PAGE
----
Sumit Gupta: “Leadership is a privilege”

I believe leadership is a privilege, and I am here to serve you. My job is to make sure you can do work you are proud of. If there is anything that stands in the way, we should work together to create an environment that allows you to do your best work. As a part […]

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I believe leadership is a privilege, and I am here to serve you. My job is to make sure you can do work you are proud of. If there is anything that stands in the way, we should work together to create an environment that allows you to do your best work.

As a part of my series about about how leaders can create a “fantastic work culture”, I had the pleasure of interviewing Sumit Gupta. Sumit runs a coaching program called “Deploy Yourself” to coach managers and individuals to express themselves and create high performing teams. He started out as a software geek 15 years ago, but was soon thrown, unprepared, into management. After leading teams for 12 years and making numerous mistakes, he now feels as comfortable talking about team building and career development as about machine learning and software programming.

Thank you so much for doing this with us! Can you tell us a story about what brought you to this specific career path?

I started as a techie 15 years ago and was the typical geek — good at computers and programming but introverted when it comes to communication. At that time, I had no idea what communication skills or emotional intelligence were, leave alone their importance.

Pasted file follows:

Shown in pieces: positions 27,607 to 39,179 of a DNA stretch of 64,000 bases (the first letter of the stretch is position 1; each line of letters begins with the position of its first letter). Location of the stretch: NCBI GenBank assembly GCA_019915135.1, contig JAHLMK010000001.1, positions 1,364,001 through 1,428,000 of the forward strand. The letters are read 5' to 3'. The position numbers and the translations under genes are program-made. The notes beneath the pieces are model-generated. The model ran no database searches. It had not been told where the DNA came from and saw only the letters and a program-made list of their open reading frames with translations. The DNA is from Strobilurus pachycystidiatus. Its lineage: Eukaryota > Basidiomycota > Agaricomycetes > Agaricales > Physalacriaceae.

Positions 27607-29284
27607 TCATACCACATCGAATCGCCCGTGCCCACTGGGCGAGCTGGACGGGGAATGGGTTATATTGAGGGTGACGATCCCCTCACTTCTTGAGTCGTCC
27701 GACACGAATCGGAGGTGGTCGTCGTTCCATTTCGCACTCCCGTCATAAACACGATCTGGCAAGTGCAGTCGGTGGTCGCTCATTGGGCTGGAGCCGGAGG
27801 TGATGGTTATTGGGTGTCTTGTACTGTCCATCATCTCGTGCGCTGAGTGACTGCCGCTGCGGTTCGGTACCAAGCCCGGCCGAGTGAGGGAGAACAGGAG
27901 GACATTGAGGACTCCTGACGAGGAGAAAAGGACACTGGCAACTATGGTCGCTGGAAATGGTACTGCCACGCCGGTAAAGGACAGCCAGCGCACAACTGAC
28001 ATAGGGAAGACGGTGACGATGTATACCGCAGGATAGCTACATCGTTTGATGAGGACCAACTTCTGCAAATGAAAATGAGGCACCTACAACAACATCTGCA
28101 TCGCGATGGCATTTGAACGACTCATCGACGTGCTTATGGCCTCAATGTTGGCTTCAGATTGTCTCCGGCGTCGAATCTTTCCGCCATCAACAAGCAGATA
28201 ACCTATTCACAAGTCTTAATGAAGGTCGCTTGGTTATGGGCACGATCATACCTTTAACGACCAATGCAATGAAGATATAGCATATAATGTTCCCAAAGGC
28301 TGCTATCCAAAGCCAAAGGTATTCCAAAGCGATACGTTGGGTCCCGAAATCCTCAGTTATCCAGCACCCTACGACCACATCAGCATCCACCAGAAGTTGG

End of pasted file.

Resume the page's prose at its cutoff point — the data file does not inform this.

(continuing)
As it happens with most people who are good at their job, I was soon leading a team of 14 people. I was 24 years at that time, and I had no idea what management was all about. To make it worse, I wasn’t even aware that people management and other so-called soft skills can be learned.

Needless to say, I made a lot of mistakes managing that team. Yet I did a few things which came naturally to me and which worked well, though I had no idea why. Fortunately, in 2010, someone pushed me to do a few leadership programs and it was then that I was exposed to the world of coaching.

I had a dedicated coach from 2010–2012 and those were my most productive years. After moving to Amsterdam in 2014, I started exploring the concept of coaching further. Since then, I have read more than 200 books on neuroscience, psychology, leadership, and philosophy to understand how human beings operate and what good leadership looks like.

This has led me to create Deploy Yourself — which is an evolving set of concepts on leadership and coaching.

Can you share the most interesting story that happened to you since you began leading your company?

Once, during a regular 1on1 with a member of my team, I noticed tears and wetness in the eyes of my team mate. Now, most people would ignore them and just expect people to “get their act together”. I would have done the same on other occasions, but fortunately on this occasion, I had the good sense to stop and give her space to open up.

It was then that she revealed what was bothering her, and once we looked deeper, that became a great moment of insight for her. Today, due to the coaching conversation we had that day, she is much more self aware and confident. In that one conversation, she figured out her values, what was bothering her, and how she can express her concerns in an authentic and constructive way.

I mention this incident because tears are like gold in a coaching conversation. My mother used to say that tears are emotions so strong we can’t find words to express them. Whenever tears present themselves in a conversation, it can reveal something important for the person if we can be brave and are willing to look deeper.

Are you working on any exciting projects now? How do you think that will help people?

As a manager, most of my learnings have been from my own mistakes. I have worked in many companies over the last 15 years in India and Europe, and I have seen that most companies don’t have a training program to educate their leaders and managers.